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I am fixing a shelf in my closet. The shelf rests along a piece of wood nailed to the wall. That wood that is acting as a base for the shelf has separated from the wall. Apparently whoever built this didn't secure it to the studs, but instead nailed it to the drywall and just got lucky that they never put any weight on the shelf.

I pulled/snipped all the nails and will be using screws to fasten the base back to the wall before replacing the shelf.

Anyway the wood is slightly warped. I can press against it to flatten it, but I can't do that while also drilling new holes and adding the screws. Since this is inside a closet, I figure I can find something like a Ratcheting Cargo Bar or the reverse of a ratchet clamp to press against the opposing wall to hold it in place. The space is slightly less than 2 feet wide.

Does a tool like this exist and what is it called?

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    Either your screws will pull the board tight or you'll punch a hole in the opposite wall trying to force it to do so. You're asking the wrong question (what some would call an xy scenario). Instead, ask how to resolve the actual problem. Is the cleat 1x4 pine or something else? A photo would be great.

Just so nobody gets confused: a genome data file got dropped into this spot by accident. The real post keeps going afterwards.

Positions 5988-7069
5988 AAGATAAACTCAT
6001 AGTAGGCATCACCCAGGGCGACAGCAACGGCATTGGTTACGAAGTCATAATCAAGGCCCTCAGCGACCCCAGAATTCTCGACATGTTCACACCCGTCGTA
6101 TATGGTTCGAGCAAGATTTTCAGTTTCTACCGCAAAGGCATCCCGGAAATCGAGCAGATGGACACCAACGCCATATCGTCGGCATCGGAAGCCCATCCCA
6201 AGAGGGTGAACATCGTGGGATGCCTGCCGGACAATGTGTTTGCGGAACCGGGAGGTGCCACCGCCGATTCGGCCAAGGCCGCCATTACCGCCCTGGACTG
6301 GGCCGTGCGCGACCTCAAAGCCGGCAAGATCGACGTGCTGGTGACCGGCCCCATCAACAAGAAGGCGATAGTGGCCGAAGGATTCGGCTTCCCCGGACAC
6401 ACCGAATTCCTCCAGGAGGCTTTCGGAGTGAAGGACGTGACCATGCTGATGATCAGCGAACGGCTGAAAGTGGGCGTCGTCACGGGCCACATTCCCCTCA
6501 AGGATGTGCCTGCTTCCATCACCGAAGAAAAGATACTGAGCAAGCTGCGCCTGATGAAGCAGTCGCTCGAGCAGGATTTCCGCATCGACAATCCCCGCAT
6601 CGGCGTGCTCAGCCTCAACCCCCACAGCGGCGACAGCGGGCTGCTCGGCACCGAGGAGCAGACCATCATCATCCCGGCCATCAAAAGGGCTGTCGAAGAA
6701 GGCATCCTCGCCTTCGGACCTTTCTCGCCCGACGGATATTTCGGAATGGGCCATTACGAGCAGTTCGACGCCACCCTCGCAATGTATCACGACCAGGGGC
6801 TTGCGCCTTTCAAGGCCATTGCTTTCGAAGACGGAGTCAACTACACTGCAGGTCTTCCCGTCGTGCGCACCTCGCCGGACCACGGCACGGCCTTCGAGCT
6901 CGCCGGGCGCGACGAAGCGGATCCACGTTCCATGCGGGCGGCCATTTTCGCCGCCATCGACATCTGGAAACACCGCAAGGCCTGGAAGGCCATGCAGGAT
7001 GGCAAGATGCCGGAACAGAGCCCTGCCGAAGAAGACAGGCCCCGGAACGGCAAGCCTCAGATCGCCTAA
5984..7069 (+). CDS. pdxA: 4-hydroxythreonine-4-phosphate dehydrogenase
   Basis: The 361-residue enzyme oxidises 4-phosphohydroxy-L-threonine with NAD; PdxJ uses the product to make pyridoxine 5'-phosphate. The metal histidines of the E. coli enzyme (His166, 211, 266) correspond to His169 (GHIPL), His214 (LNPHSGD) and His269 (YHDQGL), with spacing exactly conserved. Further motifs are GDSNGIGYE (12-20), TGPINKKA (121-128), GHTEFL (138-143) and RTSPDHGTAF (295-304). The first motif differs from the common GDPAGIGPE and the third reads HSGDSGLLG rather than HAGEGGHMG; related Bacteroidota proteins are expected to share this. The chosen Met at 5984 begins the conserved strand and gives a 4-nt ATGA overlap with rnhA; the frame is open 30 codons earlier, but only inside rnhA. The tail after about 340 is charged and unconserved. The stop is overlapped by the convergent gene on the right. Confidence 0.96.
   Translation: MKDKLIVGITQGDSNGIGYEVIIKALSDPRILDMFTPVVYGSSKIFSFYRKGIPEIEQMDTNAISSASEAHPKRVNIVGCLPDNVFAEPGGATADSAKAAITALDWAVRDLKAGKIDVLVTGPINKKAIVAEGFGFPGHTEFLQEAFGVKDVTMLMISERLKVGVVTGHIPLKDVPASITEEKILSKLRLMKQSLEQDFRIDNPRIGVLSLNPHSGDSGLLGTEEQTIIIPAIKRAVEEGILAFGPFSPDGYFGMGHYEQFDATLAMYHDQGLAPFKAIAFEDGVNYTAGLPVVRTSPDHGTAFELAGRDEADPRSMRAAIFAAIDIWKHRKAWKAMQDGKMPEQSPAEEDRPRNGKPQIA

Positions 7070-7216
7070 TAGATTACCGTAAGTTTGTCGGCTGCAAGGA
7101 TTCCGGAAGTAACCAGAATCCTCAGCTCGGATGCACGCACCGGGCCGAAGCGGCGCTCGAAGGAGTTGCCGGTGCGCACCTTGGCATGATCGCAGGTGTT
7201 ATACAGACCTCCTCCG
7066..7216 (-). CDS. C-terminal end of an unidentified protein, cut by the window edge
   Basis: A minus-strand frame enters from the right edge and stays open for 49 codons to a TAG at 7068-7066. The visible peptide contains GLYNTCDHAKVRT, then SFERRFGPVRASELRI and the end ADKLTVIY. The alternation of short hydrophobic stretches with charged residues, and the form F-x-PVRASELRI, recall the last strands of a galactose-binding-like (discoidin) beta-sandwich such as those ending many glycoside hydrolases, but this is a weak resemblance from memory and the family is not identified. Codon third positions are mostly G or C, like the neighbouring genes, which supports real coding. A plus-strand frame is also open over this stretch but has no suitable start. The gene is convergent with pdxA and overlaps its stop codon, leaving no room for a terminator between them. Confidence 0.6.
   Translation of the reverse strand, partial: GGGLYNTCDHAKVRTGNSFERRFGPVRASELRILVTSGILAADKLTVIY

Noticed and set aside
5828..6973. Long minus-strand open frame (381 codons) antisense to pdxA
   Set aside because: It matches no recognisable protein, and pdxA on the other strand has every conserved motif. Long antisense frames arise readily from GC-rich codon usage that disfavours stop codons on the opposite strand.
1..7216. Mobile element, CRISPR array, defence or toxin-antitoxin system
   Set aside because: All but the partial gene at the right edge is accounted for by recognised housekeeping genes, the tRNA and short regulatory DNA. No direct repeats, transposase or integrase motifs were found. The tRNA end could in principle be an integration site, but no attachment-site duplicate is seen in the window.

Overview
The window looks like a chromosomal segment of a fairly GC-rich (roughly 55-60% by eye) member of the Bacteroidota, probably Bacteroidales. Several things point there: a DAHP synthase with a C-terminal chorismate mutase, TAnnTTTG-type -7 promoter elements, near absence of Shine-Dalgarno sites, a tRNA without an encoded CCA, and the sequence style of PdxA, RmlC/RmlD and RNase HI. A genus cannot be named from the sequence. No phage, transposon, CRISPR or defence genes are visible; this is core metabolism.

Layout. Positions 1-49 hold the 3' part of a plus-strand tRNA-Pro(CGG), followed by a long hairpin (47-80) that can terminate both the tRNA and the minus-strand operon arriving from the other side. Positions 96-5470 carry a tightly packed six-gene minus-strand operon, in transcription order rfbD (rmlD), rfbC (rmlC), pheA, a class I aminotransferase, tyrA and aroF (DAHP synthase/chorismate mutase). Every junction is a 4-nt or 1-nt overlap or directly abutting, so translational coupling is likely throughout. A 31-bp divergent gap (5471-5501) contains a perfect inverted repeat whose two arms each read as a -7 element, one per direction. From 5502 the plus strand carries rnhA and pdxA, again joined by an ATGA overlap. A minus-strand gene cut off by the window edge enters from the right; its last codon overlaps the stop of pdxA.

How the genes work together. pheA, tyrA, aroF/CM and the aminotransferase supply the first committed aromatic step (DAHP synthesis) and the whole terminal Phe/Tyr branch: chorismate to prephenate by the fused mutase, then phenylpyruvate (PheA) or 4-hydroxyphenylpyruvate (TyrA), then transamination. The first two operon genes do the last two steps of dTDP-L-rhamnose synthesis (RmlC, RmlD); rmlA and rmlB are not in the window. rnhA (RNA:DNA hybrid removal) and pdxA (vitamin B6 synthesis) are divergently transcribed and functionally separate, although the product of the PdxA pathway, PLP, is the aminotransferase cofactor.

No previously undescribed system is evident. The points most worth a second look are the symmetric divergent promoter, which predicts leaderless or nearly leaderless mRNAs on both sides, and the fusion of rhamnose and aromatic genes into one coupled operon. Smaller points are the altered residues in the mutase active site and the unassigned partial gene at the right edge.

– isherwood
    Jan 31 '18 at 18:12
  • You may have found your product, Ratcheting Cargo Bar, although the shortest I've seen is 40". The Harbor Freight version appears to be something easily modified by cutting it to the desired length and re-assembling the ratchet mechanism. Inexpensive as well, you'd want to have load distribution boards on the non-shelf-bracket wall to prevent break-through.
    – fred_dot_u
    Jan 31 '18 at 19:41
  • @isherwood ended up giving me the best tip. I went out and got screws with an unthreaded shank that was wider than the cleat. They did the job of pulling it flat again without needing to use a shim or spreader.
    – fishpen0
    Feb 2 '18 at 19:20
  • Cool. Feel free to make that an answer and accept it so the question is resolved.
    – isherwood
    Feb 2 '18 at 19:21
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The comment is correct but there is an answer.

Measure accurately the length between the pressed in wood support and the opposite wall. Cut a 2X4 to this length Minus half an inch or so. With some paper or such on the wall opposite to protect the paint put the 2X4 against the shelf support and add more wood to shim it into place. Shims are sold as very thin wood wedges and it would take several of those. That might be tough to manage. Once you see the goal as I describe it the solution will be seen within the pieces you have.

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The proper solution ended up being to use screws with an unthreaded shank wider than the cleat. This allowed the screw to pull the cleat back into the wall without needing to apply additional pressure with a shim or other tool.

Thanks to Isherwood for pointing this out.

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